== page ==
10 Weird Things You Do When You're a Writer

Being a writer is an interesting job because you often work from home and have nontraditional hours. Having multiple characters clattering about in your head,  demanding you tell their story while also having to exist within the present is enough to drive anyone crazy. And that's exactly how I feel when I'm writing. Shannon and I realized we shared some of the same eccentric behavior when it came to putting words on the page. (I tackled 10-6 while Shannon addressed 5-1)


10. Isolation: I have this intense desire to be alone so I can finish my novel but that rarely if ever is granted. So I have to find ways to be alone while surrounded my others. Headphones, Pandora, YouTube,  (in case I need a particular song on repeat to get the chapter completed) are gold. My family knows not to talk to mean if I have a pen, paper, and headphones in.


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9. Comfort and ultimately extremely unhealthy food eaten in mass quantity: There's lots of chocolate and popcorn, because there is no way I'm stopping to eat unless it's very simple and provides lots of calories to keep me going. If I can be writing why would I be cooking? I pack snacks and refreshments so that all I need to do is take a quick trip to the kitchen to refuel rather than stop.


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8. PJs: There's no time to get dressed and besides writing for me me means burrowing in my cave and not interacting with the outside world. 


7. Insomnia: Sleep is my reward for when the book is done (I know Arianna Huffington wouldn't approve). Early morning, when no one else is awake yet and very late at night, when the rest of the house is quiet but my mind is screaming pivotal plot points are my favorite times to write. These times of day I don't feel guilty for ignoring my family because they are far away in dreamland.



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6. Obsessive: I become hyper focused in a way that is borderline sickness but I can't help it, it's much more powerful than me. I think about my novel all the time, the characters, where they end it up, how they get there, who they meet along the way, the why of it all is always present until it's published.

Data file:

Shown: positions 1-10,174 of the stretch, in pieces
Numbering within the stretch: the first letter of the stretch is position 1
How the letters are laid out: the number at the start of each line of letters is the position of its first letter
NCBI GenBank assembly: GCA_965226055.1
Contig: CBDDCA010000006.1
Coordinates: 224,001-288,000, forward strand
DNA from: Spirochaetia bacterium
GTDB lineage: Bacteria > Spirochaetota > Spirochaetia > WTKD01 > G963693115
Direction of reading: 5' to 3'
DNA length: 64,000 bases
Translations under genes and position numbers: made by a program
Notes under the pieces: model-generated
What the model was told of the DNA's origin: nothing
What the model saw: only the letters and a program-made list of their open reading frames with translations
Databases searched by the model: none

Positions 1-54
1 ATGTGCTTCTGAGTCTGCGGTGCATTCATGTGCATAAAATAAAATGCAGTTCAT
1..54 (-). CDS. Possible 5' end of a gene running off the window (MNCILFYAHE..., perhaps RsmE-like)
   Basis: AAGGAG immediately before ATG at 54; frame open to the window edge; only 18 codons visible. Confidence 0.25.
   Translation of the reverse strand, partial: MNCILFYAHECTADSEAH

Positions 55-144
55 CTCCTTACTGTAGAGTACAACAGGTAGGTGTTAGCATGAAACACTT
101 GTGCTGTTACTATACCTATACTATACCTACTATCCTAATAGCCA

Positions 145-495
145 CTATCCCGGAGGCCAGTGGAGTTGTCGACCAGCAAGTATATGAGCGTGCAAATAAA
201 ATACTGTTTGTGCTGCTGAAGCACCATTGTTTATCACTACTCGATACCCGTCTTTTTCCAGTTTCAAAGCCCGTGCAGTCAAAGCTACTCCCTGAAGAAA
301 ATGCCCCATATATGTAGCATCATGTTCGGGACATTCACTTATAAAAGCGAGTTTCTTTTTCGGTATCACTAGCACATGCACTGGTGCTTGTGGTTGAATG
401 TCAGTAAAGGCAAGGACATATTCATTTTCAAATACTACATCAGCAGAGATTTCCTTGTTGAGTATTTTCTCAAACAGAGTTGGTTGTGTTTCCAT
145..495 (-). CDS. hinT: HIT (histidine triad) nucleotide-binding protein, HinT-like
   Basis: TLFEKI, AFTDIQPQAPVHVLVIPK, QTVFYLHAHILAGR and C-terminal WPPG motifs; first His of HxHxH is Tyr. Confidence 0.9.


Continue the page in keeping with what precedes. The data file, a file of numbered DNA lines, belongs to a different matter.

5. Daydreaming: Is there any job in the world that includes, and is almost a requirement, to stare off into space as we dream up stories? I love to put on my headphones and think of my story as I turn it into a live action movie in my head. If I can see it play out then I know I’m ready to write it down.






4. Freedom: There is a delicious sense of freedom being a writer. We are not bound to do the same thing every single day for the next thirty years. We can write what we want, when we want too. If we don’t want to write romance, we can write gritty science fiction. We can expand young minds in one children’s book to fouling it up the next time with a erotic thriller.

3. We own the word Crazy: Everyone knows writers are nuts. We isolate ourselves. We talk to ourselves. We create unrealistic realities and bury ourselves in them to the point where we almost can’t find our way out. We’re proud of it and where you see a straight jacket in our future, we see a potential story we can write in the asylum as we mingle amongst our peeps.

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2. The accomplishment of writing a book is like no other feeling: I don’t know if it’s because few people who start actually finish or if it’s because when you do finish writing a book you’re so exhausted, but typing out the words ‘The End’ is almost indescribable. It’s an euphoric feeling of epic magnitude to us writers and we remember each and every time we finish our novels.

1.  Identity: Yes, we isolate ourselves and live in dream worlds. We make up stories and imagine details that you may not read about, but we know are there. ( I actually wrote a whole paragraph one time about a mailbox, but decided to cut it. I still remember it though). We create characters that become our friends and we laugh with them, and cry with them. We know their secrets and we may or may not share them with you, but they will always be with us.
We forgo sleep because we have this aching need to not only get the story out of our heads, but because we desperately want to share them with our readers. Our diet is akin to a 7th grader being left on their own for a weekend.  We daydream. We crash. We burn. We straddle the line of insanity all while trying to maintain normality in front of our kids and families.  We obsess about everything we have ever written and we do this because we are so focused on trying to convey our stories to the best of our ability.  It’s emotionally and physically draining sometimes, but at the end of the day though, I wouldn’t trade being a writer for any other job in the world.

Here, Here!  Shannon summed it up wonderfully.  Fellow writers do you think we left anything out?